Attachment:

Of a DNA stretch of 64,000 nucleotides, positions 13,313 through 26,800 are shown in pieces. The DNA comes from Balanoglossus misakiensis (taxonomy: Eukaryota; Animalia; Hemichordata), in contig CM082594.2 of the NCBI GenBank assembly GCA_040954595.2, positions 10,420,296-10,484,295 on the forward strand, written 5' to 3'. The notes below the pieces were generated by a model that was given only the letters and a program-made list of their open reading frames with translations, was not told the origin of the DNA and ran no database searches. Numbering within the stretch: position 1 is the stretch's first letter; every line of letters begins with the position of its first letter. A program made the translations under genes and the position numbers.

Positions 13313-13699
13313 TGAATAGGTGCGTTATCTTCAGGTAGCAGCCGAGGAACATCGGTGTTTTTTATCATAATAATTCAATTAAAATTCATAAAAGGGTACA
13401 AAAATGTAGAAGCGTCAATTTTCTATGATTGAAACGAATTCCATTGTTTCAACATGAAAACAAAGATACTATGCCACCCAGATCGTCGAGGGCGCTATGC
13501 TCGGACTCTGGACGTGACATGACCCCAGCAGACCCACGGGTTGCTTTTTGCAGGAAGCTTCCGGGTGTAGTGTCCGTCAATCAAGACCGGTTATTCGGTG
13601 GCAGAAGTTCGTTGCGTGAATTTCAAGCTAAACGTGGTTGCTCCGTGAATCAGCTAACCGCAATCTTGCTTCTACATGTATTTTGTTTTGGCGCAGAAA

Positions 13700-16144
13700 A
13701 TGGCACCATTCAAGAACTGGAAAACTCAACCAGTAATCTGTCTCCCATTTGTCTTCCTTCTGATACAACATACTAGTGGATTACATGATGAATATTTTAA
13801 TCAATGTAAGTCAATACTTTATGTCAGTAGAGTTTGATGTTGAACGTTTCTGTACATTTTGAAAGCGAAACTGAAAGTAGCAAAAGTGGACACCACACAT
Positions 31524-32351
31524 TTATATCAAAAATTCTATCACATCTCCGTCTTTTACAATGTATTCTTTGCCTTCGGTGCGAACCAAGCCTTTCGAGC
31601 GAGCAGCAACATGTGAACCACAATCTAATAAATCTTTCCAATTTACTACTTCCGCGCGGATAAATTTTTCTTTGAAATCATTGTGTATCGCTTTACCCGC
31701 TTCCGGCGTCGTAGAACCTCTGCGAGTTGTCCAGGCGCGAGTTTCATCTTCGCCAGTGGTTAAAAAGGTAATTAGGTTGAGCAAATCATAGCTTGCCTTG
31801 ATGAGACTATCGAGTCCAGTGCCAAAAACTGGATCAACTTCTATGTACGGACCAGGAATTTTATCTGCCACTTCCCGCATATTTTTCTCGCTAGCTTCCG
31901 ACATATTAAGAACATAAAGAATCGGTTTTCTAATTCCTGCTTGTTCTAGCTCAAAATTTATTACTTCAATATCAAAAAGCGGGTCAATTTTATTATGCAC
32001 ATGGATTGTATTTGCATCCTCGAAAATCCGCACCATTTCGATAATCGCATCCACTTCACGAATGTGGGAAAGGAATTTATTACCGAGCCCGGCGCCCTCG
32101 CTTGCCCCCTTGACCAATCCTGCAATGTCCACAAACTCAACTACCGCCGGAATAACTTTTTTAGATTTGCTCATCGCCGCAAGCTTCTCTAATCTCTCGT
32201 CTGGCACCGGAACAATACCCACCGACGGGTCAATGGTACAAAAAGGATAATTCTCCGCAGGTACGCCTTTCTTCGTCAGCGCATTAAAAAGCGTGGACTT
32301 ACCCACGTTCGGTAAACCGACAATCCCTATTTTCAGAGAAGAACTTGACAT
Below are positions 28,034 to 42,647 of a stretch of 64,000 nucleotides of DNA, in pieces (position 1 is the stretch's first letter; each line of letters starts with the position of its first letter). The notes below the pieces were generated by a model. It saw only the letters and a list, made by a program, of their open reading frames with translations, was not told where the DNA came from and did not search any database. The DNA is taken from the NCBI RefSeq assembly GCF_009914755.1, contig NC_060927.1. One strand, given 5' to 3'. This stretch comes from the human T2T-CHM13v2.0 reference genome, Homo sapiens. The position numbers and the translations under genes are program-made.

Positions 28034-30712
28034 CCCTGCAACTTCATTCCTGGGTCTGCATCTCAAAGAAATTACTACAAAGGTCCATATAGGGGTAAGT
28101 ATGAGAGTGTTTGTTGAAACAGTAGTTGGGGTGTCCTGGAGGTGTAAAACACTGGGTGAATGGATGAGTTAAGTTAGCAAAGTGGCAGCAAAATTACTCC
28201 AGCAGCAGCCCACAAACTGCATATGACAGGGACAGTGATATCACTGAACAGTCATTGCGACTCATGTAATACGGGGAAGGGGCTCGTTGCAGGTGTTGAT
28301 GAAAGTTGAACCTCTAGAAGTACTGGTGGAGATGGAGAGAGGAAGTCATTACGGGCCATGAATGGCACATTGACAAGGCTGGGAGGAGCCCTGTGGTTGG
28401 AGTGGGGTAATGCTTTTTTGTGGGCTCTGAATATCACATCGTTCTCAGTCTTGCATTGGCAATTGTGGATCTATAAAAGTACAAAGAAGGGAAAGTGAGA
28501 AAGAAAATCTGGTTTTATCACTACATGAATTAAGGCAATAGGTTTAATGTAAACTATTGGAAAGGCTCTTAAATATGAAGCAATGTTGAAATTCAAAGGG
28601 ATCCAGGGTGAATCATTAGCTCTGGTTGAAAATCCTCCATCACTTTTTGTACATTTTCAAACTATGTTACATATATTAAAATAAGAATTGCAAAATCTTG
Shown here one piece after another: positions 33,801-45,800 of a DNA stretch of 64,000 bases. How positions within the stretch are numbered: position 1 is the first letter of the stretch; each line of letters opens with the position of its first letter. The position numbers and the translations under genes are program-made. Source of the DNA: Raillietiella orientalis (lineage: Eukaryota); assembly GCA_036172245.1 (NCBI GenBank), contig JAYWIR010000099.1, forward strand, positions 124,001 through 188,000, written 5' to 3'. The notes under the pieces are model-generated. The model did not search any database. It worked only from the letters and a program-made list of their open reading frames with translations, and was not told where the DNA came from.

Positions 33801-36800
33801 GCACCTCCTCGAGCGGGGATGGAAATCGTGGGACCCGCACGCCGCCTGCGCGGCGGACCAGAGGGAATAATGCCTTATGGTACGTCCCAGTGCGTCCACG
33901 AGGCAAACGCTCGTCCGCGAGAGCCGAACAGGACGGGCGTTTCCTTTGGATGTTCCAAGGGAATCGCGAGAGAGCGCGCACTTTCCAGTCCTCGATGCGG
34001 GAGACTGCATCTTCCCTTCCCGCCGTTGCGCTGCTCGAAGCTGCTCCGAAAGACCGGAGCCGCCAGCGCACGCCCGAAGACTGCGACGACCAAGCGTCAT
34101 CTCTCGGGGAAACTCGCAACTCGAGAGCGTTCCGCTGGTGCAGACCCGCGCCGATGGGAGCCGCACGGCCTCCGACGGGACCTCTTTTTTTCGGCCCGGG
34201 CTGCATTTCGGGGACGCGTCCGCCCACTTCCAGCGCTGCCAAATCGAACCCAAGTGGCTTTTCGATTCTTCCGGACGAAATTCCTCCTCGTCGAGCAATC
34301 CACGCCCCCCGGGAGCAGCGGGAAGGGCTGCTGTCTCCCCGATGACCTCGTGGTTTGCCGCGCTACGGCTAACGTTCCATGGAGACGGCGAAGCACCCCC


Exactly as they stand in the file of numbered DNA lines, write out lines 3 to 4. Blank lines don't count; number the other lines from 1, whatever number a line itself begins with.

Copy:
13313 TGAATAGGTGCGTTATCTTCAGGTAGCAGCCGAGGAACATCGGTGTTTTTTATCATAATAATTCAATTAAAATTCATAAAAGGGTACA
13401 AAAATGTAGAAGCGTCAATTTTCTATGATTGAAACGAATTCCATTGTTTCAACATGAAAACAAAGATACTATGCCACCCAGATCGTCGAGGGCGCTATGC